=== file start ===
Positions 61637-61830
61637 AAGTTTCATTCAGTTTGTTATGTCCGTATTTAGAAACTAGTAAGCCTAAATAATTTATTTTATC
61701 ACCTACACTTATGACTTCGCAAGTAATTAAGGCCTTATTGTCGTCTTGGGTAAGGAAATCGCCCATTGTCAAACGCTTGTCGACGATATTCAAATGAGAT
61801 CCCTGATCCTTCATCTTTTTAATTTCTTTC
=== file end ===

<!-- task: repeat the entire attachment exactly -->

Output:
Positions 61637-61830
61637 AAGTTTCATTCAGTTTGTTATGTCCGTATTTAGAAACTAGTAAGCCTAAATAATTTATTTTATC
61701 ACCTACACTTATGACTTCGCAAGTAATTAAGGCCTTATTGTCGTCTTGGGTAAGGAAATCGCCCATTGTCAAACGCTTGTCGACGATATTCAAATGAGAT
61801 CCCTGATCCTTCATCTTTTTAATTTCTTTC